Last month, the American Academy of Arts and Sciences (AAAS) released the results of a new study, ARISE II: Unleashing America’s Research & Innovation Enterprise. The study examined the current state of US research and innovation; looked at the role of its key players: academia, industry, and government; and proposed a set of recommendations to better address the highly complex challenges we face in the 21st century information economy.
ARISE II notes that all major players in the US research and innovation enterprise are struggling to adapt to new economic realities and societal challenges. Given the intense competitive pressures they face, US companies have reduced their investments in fundamental science and technology research. The payoffs from such investments are now significantly shorter, and financial markets have a low tolerance for the expenses and risks associated with long term research. Thus, even more than in the past, many of the fundamental discoveries driving private sector innovations have to come from long term research conducted in universities and supported by government.But, government is facing its own economic constraints. The US has been going through a prolonged economic downturn, with continuing high levels of unemployment, long term debt and rising healthcare costs. Pressures to decrease government spending make it harder to support long term research.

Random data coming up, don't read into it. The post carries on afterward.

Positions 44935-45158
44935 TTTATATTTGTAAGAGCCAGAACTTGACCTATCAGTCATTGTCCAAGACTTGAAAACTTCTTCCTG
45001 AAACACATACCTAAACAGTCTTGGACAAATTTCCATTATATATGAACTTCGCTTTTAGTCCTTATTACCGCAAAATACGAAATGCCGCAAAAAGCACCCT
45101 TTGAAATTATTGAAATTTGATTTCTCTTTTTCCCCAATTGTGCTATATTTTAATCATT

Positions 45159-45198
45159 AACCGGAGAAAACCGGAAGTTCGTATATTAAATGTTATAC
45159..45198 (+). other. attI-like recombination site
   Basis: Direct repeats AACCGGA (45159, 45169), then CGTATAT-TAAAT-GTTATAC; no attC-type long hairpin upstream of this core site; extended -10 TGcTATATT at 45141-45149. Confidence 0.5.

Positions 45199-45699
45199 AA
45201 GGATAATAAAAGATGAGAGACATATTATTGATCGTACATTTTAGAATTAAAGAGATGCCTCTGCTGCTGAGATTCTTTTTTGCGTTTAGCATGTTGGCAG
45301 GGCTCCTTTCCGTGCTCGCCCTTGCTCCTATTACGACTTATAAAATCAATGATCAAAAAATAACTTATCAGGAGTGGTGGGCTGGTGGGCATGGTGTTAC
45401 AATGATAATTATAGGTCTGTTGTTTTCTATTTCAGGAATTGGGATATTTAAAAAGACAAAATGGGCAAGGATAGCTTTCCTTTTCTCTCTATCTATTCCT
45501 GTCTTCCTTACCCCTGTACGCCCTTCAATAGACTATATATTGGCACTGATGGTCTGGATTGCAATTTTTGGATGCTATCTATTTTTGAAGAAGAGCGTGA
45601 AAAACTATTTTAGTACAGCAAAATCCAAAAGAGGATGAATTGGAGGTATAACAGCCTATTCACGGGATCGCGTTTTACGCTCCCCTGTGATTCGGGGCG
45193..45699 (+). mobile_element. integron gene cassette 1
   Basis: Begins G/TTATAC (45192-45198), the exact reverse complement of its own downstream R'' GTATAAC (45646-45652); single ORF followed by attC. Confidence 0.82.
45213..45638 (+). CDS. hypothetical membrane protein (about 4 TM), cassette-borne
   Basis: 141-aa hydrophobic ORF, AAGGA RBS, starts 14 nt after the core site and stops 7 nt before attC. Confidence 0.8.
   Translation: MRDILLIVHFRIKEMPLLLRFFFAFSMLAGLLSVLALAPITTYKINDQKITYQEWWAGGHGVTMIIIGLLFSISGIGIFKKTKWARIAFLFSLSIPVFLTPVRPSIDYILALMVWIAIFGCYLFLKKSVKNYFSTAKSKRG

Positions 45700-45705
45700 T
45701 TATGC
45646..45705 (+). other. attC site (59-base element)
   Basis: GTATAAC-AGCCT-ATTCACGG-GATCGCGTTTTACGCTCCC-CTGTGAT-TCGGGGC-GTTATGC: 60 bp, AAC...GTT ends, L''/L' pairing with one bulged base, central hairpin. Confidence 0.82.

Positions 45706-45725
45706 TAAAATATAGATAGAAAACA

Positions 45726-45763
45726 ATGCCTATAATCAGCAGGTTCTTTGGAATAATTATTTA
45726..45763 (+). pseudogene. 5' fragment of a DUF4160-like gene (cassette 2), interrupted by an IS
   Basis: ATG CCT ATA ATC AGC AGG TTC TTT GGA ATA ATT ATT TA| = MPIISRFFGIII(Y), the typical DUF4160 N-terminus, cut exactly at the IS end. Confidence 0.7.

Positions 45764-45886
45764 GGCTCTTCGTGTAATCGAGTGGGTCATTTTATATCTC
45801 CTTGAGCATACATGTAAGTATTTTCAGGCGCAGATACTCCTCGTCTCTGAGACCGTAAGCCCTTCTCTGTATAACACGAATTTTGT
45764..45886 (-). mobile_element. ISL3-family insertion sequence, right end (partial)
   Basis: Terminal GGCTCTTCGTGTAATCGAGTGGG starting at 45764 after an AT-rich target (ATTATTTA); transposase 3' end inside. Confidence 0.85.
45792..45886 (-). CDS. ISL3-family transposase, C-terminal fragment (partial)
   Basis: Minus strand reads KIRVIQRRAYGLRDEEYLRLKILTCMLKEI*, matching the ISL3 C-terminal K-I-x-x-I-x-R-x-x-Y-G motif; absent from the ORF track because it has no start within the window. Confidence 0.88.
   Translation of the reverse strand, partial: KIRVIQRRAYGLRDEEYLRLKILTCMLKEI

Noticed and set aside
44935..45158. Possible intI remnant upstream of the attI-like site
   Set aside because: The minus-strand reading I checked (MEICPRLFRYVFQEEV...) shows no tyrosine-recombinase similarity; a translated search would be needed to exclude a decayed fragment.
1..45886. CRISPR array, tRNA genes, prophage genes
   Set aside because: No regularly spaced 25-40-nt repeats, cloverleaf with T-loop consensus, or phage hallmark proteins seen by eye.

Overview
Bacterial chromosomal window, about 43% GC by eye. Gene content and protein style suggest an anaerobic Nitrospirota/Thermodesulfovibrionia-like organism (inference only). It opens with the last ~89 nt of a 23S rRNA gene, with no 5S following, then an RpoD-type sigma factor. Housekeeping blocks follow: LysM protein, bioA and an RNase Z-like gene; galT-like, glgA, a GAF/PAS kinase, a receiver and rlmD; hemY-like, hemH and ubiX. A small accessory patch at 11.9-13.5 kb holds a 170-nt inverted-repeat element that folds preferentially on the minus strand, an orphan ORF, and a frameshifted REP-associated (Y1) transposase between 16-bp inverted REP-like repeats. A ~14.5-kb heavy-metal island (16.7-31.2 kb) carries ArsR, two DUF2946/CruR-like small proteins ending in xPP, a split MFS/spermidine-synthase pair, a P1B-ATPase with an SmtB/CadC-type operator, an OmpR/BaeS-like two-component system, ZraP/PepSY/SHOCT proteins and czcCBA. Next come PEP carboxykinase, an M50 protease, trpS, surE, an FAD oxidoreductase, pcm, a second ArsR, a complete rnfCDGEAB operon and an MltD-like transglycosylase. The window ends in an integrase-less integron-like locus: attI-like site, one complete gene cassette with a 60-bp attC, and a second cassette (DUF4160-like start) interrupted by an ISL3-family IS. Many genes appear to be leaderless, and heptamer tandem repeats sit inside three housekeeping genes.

At the same time, society faces a number of formidable challenges, including the search for clean, low cost energy; adequate food and water to satisfy the requirements of a growing, better-off world population; universally available, affordable healthcare and education; and the rapid urbanization of the planet. Science and technology can be a great help in addressing these problems, but they require a high degree of collaboration involving experts from different disciplines.